Morrison critiques the ubiquitous white standard of beauty and how it negatively impacts those who do not fit into that standard. Like your question suggests, those whose appearance is the opposite of the standard are often met with hostility and derision.
Pecola desperately wants to be what she perceives as beautiful because she feels that she is ugly. Morrison explains why Pecola fixates on white beauty in the following excerpt:
Adults, older girls, shops, magazines, newspapers, window signs—all the world had agreed that a blue-eyed, yellow-haired, pink-skinned doll was what every girl child treasured.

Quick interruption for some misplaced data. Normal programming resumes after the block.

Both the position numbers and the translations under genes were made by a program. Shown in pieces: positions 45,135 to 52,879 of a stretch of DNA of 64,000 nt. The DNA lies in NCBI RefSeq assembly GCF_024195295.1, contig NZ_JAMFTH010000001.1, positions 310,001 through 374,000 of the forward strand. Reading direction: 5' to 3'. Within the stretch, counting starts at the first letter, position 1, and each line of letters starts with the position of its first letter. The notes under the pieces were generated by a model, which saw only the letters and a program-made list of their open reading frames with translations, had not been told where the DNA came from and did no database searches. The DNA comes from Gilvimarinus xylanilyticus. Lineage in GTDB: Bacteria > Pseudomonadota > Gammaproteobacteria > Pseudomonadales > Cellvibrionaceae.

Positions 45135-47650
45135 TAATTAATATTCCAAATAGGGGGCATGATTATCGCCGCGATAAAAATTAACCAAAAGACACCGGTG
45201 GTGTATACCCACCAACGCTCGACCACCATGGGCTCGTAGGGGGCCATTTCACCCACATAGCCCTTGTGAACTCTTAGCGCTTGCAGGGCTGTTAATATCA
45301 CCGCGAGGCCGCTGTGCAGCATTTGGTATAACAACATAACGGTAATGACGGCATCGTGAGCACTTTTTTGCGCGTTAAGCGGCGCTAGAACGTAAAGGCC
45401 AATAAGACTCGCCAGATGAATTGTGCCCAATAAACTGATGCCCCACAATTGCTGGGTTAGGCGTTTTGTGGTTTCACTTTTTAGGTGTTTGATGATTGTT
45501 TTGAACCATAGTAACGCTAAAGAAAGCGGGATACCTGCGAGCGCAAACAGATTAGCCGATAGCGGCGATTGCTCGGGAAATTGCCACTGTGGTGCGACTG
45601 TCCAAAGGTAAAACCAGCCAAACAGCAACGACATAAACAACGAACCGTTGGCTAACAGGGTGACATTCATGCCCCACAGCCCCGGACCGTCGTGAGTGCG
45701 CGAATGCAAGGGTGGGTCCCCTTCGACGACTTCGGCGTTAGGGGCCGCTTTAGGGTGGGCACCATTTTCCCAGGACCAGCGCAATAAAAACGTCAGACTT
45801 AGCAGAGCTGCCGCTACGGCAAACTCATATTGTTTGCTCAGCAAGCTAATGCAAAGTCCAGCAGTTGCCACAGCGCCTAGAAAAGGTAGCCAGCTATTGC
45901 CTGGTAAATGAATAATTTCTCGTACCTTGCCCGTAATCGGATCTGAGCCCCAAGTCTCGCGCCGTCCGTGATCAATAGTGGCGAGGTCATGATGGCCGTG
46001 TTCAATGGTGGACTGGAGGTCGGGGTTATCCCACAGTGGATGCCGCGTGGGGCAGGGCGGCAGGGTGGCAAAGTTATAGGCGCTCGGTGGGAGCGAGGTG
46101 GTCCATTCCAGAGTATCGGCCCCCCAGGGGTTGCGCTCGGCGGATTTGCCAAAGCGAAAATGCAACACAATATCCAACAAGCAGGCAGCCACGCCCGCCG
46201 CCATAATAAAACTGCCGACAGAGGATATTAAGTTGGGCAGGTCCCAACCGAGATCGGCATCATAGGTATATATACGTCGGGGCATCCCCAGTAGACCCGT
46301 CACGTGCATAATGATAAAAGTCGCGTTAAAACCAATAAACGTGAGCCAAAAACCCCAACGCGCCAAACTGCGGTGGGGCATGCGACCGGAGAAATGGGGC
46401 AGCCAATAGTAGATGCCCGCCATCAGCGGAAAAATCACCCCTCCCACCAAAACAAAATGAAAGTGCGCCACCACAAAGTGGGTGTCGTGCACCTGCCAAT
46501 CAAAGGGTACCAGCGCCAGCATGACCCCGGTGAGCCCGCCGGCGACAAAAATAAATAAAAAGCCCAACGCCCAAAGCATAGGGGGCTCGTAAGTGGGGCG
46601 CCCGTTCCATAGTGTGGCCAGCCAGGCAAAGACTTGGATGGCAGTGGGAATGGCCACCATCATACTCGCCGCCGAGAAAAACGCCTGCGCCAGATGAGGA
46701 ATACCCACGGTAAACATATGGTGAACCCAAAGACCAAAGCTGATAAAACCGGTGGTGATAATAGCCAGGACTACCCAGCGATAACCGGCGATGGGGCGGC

This passage suggests that American society as a whole promotes white supremacy in the guise of prettiness. The default standard is a classically European white, and since Pecola exists far outside that standard, she is not included.
More than just society, however, Pecola’s own family regards her with hostility. Morrison states that the Breedloves accept their lot in life because “they believed they were ugly.” This represents internalized racism, whereby a group buys into the idea that they are inferior to another based on social conditioning. This is what perpetuates colorism within non-white groups, a practice whereby milder ethnic features and lighter skin tones are prized over the alternatives. Pecola, being darker skinned, suffers from the internalized hatred to which her family transfers onto her very existence.